Raising Mixed Kids to Face the World
by Patrice Farmer
SELF-ESTEEM- As a child, I remembered what it was like not to understand who or what I was. It came out of the protection my mother tried to give, in not explaining my (multiracial-ness) or my bi-racial brother, and my mostly monoracial sister, who we were. There was a time, in Elementary school, when everyone asked me if my father was an Arab, (I was light skinned, long blondished brown hair, and hazel eyes). I had no ideal so I stated yes. My brother, who was beaten up and called Chico as a child, told my mother and she chastised me, never explaining exactly what my father was or even what she was. In those days, it wasn't fashionable to explain or understand Mixed-ness, despite the fact that my entire family from the 1700's was a multiracial family. My uncles, all except one (although he married a mixed woman) all had children with white women. My cousins, aunts, uncles, grandparents, great, and great-great were all mixed. If they were not, they did!
When I grew up, I gave birth to a blond haired, blue eyed, white skinned child from an Irish American. It completely changed my life! I went from the child that had a door slammed in her face, because the kids thought she was white, to a light brown skinned mother of a white multi/bi-racial child. As a single mother, it has been even tougher on me than if her father had been in her life. One statement I have constantly heard since the birth of my daughter, from family and others is, "She's going to grow up confused." Confused? I don't see myself as confused. I know my mixtures and am very vocal about, despite the growing number of anti-white/anti-mixed sentiments I encounter on a nearly daily basis. I still have a very high self-esteem level.
It seems more healthy (self-esteem wise) for a child to understand all of whom they are, instead of choosing to acknowledge one race over the other. Too many mixed children have low self-esteem due to the pressure from racial groups in trying to force the child to pick one race without acknowledging the other. What can a parent of multiracial children do to instill pride into their children? I believe that the keys to this are ten simple steps to instilling pride and self-esteem in a Multiracial Child:
Tips For Raising Mixed Kids
1) From birth, understand that no matter what color of skin the child is, they are a mixture of races that should all be acknowledged.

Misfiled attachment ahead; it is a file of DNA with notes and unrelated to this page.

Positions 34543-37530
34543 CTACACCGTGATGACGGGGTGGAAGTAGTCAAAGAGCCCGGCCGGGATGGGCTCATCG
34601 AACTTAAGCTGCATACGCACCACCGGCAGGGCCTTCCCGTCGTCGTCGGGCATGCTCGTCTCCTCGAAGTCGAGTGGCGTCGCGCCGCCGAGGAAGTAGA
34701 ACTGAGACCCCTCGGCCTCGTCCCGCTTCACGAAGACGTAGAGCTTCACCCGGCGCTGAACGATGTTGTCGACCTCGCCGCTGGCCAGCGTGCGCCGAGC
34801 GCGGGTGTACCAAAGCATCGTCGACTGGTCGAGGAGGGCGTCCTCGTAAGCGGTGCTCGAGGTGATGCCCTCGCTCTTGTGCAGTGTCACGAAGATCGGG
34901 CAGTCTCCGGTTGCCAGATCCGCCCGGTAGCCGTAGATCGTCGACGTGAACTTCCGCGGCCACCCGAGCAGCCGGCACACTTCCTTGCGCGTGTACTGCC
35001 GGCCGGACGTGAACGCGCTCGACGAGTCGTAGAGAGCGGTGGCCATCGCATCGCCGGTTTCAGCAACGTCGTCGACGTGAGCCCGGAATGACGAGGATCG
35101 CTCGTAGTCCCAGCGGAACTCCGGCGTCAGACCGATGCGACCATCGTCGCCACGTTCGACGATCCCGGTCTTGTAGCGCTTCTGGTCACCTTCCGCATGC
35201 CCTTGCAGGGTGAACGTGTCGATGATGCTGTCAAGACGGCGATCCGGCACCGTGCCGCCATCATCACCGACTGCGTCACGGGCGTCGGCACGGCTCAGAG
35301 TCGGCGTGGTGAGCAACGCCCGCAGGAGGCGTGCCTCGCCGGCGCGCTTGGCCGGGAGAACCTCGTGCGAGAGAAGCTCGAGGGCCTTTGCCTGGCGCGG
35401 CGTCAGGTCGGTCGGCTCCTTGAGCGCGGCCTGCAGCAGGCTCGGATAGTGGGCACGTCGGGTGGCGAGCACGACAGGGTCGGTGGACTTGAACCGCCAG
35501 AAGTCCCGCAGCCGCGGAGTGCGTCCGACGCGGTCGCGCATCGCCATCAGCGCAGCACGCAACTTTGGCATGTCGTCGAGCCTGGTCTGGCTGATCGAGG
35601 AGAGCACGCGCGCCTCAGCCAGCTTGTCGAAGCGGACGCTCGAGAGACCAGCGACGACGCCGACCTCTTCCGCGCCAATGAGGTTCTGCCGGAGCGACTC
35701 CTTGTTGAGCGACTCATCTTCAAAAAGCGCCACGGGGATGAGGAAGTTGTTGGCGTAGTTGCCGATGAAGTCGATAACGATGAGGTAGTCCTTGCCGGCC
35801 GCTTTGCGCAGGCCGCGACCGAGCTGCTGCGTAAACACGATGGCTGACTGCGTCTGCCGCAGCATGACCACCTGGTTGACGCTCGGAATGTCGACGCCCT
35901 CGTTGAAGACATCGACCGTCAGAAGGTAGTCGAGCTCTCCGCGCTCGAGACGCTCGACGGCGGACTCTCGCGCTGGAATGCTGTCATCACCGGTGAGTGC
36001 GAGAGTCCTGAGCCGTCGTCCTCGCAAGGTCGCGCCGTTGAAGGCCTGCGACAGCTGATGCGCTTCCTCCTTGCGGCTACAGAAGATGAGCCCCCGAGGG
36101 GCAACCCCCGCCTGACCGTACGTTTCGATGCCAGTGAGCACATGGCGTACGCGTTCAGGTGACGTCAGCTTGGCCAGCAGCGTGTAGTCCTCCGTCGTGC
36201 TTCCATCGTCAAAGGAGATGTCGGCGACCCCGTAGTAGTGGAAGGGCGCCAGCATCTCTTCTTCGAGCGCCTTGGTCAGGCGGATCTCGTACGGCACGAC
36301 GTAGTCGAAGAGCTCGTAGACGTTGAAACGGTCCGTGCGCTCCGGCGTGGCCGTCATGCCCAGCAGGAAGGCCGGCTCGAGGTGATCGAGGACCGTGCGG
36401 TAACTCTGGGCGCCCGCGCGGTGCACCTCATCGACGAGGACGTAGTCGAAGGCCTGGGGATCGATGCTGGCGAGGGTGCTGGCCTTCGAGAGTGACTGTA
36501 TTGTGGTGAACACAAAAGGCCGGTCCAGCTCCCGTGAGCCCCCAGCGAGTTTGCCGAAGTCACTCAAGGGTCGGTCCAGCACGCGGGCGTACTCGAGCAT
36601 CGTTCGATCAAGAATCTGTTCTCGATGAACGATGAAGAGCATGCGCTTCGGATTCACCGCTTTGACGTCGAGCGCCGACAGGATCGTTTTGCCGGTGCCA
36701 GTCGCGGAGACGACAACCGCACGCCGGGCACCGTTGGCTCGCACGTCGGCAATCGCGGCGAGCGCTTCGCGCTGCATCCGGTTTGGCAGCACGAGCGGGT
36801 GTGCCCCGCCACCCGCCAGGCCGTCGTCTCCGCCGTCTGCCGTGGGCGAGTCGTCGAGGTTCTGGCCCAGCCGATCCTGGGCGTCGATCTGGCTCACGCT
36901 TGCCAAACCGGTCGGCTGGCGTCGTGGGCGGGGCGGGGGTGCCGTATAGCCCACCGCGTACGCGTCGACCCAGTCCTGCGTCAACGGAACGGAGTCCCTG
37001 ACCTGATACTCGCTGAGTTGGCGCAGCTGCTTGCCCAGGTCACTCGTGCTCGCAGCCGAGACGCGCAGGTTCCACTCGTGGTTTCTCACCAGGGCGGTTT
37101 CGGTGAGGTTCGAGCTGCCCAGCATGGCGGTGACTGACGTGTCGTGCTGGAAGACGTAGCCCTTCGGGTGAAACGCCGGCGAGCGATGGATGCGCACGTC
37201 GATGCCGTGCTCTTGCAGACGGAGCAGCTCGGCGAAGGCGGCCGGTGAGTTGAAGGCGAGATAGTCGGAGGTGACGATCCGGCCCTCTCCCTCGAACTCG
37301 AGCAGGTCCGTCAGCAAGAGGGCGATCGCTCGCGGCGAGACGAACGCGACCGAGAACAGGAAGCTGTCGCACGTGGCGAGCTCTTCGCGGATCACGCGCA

2) Introduce the child to various foods/music/books of their cultures.
3) Discuss their identity with them early. (It's better for a parent to explain what they are, than for a child or adult to point it out in a devastating fashion.)
4) Sit down with a child, and cut out pictures of various peoples and write a story or book about how they feel.
5) Expose the child to others that look similar to themselves.
6) Condemn other parents, teachers, schools,etc. that try to label your child. Let you and your child label themselves.
7) Teach self-esteem. Teach your child to be proud of who they are, what they look like, the hair they have, the color of eyes they've been given.
8) Raise them in a non-jealous environment. Teach them that someone with characteristics they wish they could acquire, should be admired and not desired. They were given what was meant to be theirs-(Hair texture, Eye color, Skin & Color, etc.) They should think of other people as being unique, just as they are.
9) Introduce your child to aspects of their culture. Take them to an Irish Dance, a Gospel Revival, etc. This will make them well-rounded and feeling apart of their cultures.
10) Include as much family as possible. Even if not all family members are apart of your child's life, find someone who will be. Ex: Single white mother of half black child. Find a African American person to be apart of that child's life, and vice versa.
In involving your families/friends, your child will have a greater understanding of who they are and have a healthy level of self-esteem!
Patrice Farmer is moderator of Mixed Families at Onelist.com
Also by Patrice Farmer
Copyright © 1999 Patrice Farmer and The Multiracial Activist. All rights reserved.